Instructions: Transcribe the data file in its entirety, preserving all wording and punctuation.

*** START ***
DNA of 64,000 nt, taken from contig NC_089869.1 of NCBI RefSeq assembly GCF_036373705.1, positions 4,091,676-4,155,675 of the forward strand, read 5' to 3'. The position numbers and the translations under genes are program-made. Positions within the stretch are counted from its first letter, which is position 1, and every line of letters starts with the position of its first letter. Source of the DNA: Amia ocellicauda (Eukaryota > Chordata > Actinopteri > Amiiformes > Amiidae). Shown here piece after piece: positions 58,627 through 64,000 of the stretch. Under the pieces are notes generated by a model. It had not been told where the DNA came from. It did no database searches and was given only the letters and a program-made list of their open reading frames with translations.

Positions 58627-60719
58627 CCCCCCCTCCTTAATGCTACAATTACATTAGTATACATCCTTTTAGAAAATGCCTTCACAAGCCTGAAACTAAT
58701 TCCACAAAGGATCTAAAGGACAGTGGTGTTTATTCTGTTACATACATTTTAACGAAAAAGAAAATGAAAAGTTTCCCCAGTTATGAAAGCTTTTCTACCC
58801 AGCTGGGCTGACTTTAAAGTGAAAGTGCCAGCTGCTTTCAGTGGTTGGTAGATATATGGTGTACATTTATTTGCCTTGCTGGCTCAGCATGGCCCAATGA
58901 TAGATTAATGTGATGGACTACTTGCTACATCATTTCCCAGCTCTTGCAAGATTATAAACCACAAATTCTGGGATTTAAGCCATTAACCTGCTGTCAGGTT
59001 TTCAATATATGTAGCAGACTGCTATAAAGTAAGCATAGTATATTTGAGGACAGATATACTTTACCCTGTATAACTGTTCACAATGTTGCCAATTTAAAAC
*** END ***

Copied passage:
DNA of 64,000 nt, taken from contig NC_089869.1 of NCBI RefSeq assembly GCF_036373705.1, positions 4,091,676-4,155,675 of the forward strand, read 5' to 3'. The position numbers and the translations under genes are program-made. Positions within the stretch are counted from its first letter, which is position 1, and every line of letters starts with the position of its first letter. Source of the DNA: Amia ocellicauda (Eukaryota > Chordata > Actinopteri > Amiiformes > Amiidae). Shown here piece after piece: positions 58,627 through 64,000 of the stretch. Under the pieces are notes generated by a model. It had not been told where the DNA came from. It did no database searches and was given only the letters and a program-made list of their open reading frames with translations.

Positions 58627-60719
58627 CCCCCCCTCCTTAATGCTACAATTACATTAGTATACATCCTTTTAGAAAATGCCTTCACAAGCCTGAAACTAAT
58701 TCCACAAAGGATCTAAAGGACAGTGGTGTTTATTCTGTTACATACATTTTAACGAAAAAGAAAATGAAAAGTTTCCCCAGTTATGAAAGCTTTTCTACCC
58801 AGCTGGGCTGACTTTAAAGTGAAAGTGCCAGCTGCTTTCAGTGGTTGGTAGATATATGGTGTACATTTATTTGCCTTGCTGGCTCAGCATGGCCCAATGA
58901 TAGATTAATGTGATGGACTACTTGCTACATCATTTCCCAGCTCTTGCAAGATTATAAACCACAAATTCTGGGATTTAAGCCATTAACCTGCTGTCAGGTT
59001 TTCAATATATGTAGCAGACTGCTATAAAGTAAGCATAGTATATTTGAGGACAGATATACTTTACCCTGTATAACTGTTCACAATGTTGCCAATTTAAAAC